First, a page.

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Column: With a New Head Coach in Oxford, Ole Miss-Alabama has Renewed Meaning

ESPN recently released its top 150 college football head coaches of all time in conjunction with the 150th anniversary of the sport.

Coach Lane Kiffin meets with his players. Photo by Joshua McCoy / Ole Miss Athletics.

Ole Miss’ John Vaught is on the list and fairly high at No. 44. I thought he would probably make the top 35. Records show he had a winning record of 7-6-1 in head to head matchups with the No. 1 head coach on that list – Paul Bryant.

No. 2 on the list is current Alabama head coach Nick Saban. On Oct. 3, 2020, first-year Ole Miss head coach Lane Kiffin’s team will play Saban’s.

The game’s in Oxford. Get your tickets and try not to miss it.

In the early 1970s, 40 years after the SEC began, Ole Miss ranked third all-time in conference football wins behind Alabama and Tennessee. If there was a big three in the league, Ole Miss was in it.

LSU, Auburn, and Georgia followed closely behind. Florida had never won an SEC title in football. All were charter members.

Had Vaught not retired in his early 60s, he likely would have been higher on the ESPN list. But he and Ole Miss would have had to continue to change as other programs were.

Facilities weren’t so much a problem for Ole Miss in 1970, which was the last time Vaught and Bryant met, a game the Rebels won 48-23. But not long after, that would become the case.

Two-platoon football had emerged nationally in the mid-1960s. If you hadn’t moved at least partially to that, you were falling behind. Ole Miss was falling behind. It’s one of the reasons the Rebels, ranked No. 1 in the nation, lost to an underdog Kentucky team 27-21 on a brutally hot Mississippi day in 1964.

Ole Miss’ Mike Dennis, who now lives in Oxford, told me he lost something like 12 pounds that day and never came off the field, playing both offense and defense. Kentucky had already started moving to a two-platoon system and was able to run fresh and rested players in and out of the game.

Ole Miss even had a press release explaining the Rebels weren’t moving away from one platoon just yet, that Vaught still believed in the system as it was. Certainly, Ole Miss had as much success as any program in America from the late ‘40s through the early ‘60s.

But the platoon thing contributed to the Rebels losing their No. 1 ranking that day against UK. Not until the late’60s – the Archie Manning and company years – did the Rebels seem to get back their swagger, and even then lost three games a season during that era.

In 1970, the year Ole Miss clobbered the Crimson Tide, another game has normally been given credit for changing college football’s landscape in the South. An integrated Southern Cal team of head coach John McKay, who ranks 12th on ESPN’s list, came to Birmingham and beat the Tide 42-21. The Trojans were led by an African-American named Sam Cunningham, who carried the football 12 times for 135 yards and two touchdowns.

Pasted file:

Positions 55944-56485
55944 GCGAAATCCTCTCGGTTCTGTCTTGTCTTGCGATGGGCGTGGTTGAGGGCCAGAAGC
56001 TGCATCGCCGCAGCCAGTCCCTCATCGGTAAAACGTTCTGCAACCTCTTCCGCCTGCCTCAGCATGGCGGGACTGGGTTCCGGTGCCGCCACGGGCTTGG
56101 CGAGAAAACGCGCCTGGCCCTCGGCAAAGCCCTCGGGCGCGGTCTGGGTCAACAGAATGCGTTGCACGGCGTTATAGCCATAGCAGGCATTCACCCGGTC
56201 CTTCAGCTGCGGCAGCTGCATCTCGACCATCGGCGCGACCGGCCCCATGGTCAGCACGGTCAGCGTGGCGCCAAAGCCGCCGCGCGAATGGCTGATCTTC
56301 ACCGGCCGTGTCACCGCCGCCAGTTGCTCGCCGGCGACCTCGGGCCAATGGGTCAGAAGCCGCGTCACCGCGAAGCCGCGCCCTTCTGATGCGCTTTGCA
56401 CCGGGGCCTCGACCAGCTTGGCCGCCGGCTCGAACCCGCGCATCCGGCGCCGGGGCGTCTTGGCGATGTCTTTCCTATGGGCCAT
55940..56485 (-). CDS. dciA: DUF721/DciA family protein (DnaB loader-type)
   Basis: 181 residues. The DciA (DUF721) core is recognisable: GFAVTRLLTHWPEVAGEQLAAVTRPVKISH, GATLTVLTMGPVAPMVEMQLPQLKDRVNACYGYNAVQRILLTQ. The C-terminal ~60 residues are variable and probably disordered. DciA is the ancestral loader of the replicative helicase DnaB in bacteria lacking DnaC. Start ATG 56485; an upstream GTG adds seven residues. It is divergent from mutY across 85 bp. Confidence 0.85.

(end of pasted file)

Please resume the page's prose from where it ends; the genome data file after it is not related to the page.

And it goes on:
Beyond the statistics and the score, change was coming. Not only did Bryant integrate his program, he changed to a wishbone offense during that era and won three more national titles to go along with his previous two.

Vaught stepped down after 1970, a season he didn’t complete due to health issues. Ole Miss integrated its team in 1972. Vaught returned in 1973 to coach the final eight games after Billy Kinard was fired three games into that season.

The ‘70s were not kind to Ole Miss in the win-loss column. Next door, Alabama kept on winning.

Basically, Ole Miss and Alabama were mirror programs until the early ‘70s. So Bryant is No. 1 on ESPN’s list and Vaught, with a sparkling overall record of 190-61-12, is at No. 44.

Now athletics director Keith Carter has put Ole Miss in position, with the hire of Kiffin, to have a fighting chance to move toward challenging Alabama consistently again. Crimson Tide folks would probably scoff at that.

Kiffin has reminded people it was Ole Miss which beat the Tide twice during his time in Tuscaloosa. Ole Miss almost beat Alabama all three years he was there. Bama eased out of Oxford with a 48-43 victory in 2016, or it would have been three wins in a row for the Rebels.

Perhaps Kiffin saying he didn’t come to Ole Miss to have a good program but a “great” one could be the type of confidence and work ethic the Rebels need to get back to those more consistent winning ways that almost abruptly ended in the early 1970s.

It’s a tough challenge and a different era in the sport. But things are probably going to get really interesting with recent developments in Oxford that have football people across the country talking.


Jeff Roberson is a contributor to HottyToddy.com. He has written sports for three decades with most of that time spent at the Oxford Eagle daily newspaper and the Ole Miss Spirit magazine and website. He is the author of “Midnight Train,” the life story of former Ole Miss quarterback and Hall of Fame songwriter Jim Weatherly.

Adam Brown
Adam Brown
Sports Editor

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